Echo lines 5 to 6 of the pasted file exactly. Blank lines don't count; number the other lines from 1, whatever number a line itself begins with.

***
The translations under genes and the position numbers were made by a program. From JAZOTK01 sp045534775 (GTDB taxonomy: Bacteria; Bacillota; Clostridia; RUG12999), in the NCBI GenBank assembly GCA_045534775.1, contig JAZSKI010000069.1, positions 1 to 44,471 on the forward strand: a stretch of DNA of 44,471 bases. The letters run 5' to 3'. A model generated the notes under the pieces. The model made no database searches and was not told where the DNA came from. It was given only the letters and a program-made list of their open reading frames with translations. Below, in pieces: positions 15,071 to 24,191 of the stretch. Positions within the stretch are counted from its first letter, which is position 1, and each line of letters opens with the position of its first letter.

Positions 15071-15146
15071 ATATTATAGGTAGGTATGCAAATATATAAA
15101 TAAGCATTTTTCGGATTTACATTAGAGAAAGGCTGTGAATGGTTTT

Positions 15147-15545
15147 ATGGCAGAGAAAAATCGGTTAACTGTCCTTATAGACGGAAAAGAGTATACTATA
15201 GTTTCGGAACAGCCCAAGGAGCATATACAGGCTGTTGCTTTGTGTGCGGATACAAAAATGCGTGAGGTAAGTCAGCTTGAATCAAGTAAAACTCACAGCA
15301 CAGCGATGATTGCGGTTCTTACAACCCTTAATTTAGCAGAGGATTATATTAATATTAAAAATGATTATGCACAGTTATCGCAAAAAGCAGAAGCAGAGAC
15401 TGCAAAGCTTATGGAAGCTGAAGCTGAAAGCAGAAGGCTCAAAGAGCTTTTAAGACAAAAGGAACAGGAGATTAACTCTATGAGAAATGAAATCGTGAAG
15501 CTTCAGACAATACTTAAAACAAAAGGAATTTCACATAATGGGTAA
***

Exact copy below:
Positions 15147-15545
15147 ATGGCAGAGAAAAATCGGTTAACTGTCCTTATAGACGGAAAAGAGTATACTATA